When parsing HTML, the recommended way is to use XPath queries or dom traversal to get the desired elements. Getting the XPath to a specific set of element can often involve a bit of trial and error. However, both Firebug and Chrome Developer Tools offers utilities to help this process.
Using Firebug, simply select the node you want to get using inspect, then right click the selected node and click “Copy XPath”:
The process is the exactly same in Chrome Developer Tools:
Both ways will copy a XPath selector into your clipboard.
Scraping Google Search Results
Let’s take another example. We want to extract the link to all sites for a regular Google Search.
First, issue a regular search. Then open up Firebug or Chrome Developer Tools. Right click on the a-element for any SERP item and click “Copy XPath”. I got*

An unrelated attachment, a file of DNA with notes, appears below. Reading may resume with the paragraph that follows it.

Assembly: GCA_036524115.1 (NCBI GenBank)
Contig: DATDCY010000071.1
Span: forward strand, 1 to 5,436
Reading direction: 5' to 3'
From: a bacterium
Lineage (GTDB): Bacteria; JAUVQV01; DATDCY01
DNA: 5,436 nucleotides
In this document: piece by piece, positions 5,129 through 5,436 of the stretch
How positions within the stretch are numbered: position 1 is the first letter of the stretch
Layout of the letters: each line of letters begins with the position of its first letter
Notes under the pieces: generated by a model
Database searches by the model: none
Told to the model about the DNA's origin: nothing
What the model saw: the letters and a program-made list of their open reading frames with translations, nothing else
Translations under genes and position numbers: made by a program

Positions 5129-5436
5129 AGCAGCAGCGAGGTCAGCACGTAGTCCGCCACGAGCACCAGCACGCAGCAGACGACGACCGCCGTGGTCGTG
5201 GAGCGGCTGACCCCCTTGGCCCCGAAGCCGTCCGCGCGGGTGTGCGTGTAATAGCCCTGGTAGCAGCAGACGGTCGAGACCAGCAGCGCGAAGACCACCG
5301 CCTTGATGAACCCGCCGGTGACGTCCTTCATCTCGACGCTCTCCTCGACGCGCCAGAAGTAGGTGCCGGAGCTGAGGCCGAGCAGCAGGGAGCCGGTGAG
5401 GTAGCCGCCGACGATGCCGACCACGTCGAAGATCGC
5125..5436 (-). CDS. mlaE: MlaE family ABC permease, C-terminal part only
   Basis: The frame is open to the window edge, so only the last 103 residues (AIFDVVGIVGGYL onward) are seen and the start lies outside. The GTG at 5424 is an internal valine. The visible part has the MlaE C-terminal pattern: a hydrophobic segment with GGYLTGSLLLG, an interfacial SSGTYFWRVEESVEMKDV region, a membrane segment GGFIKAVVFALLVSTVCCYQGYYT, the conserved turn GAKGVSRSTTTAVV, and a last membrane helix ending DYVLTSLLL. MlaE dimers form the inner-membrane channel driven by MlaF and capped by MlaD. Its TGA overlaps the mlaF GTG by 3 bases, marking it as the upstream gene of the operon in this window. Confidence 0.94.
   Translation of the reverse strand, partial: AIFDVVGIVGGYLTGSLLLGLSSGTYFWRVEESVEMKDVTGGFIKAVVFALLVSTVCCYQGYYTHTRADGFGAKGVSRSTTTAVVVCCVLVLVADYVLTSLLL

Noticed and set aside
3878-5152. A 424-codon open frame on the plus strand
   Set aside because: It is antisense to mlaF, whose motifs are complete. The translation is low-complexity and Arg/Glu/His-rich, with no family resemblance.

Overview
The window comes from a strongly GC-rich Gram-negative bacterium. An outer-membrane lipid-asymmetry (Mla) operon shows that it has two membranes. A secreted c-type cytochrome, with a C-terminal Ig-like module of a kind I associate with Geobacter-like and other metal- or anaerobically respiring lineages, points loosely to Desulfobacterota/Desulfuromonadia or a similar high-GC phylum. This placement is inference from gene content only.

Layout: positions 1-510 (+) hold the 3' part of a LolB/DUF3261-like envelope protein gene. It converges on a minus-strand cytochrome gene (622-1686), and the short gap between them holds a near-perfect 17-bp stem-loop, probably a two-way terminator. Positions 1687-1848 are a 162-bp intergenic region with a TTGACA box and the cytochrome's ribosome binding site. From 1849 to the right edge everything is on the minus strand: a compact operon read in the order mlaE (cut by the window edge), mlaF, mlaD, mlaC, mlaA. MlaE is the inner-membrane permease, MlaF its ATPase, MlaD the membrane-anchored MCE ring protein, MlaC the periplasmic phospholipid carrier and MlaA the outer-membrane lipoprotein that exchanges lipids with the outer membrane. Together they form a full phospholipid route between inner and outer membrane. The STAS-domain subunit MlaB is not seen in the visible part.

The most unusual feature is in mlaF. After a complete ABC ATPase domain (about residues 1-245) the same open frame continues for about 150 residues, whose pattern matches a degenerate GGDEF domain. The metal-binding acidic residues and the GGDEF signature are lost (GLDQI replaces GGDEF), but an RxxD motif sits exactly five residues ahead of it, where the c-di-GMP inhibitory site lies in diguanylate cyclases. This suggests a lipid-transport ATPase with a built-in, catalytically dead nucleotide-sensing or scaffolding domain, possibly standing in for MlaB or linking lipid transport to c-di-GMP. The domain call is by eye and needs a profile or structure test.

Evaluate this XPath in your console using the $x() method (both Firebug and Chrome supports this). That will yield one element.
The next step is to generalize this query to match all elements. We know that each serp item is a list and our query contains li (I did choose the fifth SERP item). We can simply remove the indexer () to get all list items. Our query is now:
This will give us all a-elements. However, we want the actual URL. We can apply an attribute selector to retrieve this:
As we can see, this query does return the href-attribute for all SERP items. Easy, right?
I recommend using XPath Checker for FireFox to simplify this process even further. This extension makes it so much easier to evaluate queries and see the matching results.
*Note that Googles markup can change depending on which datacenter you end up on.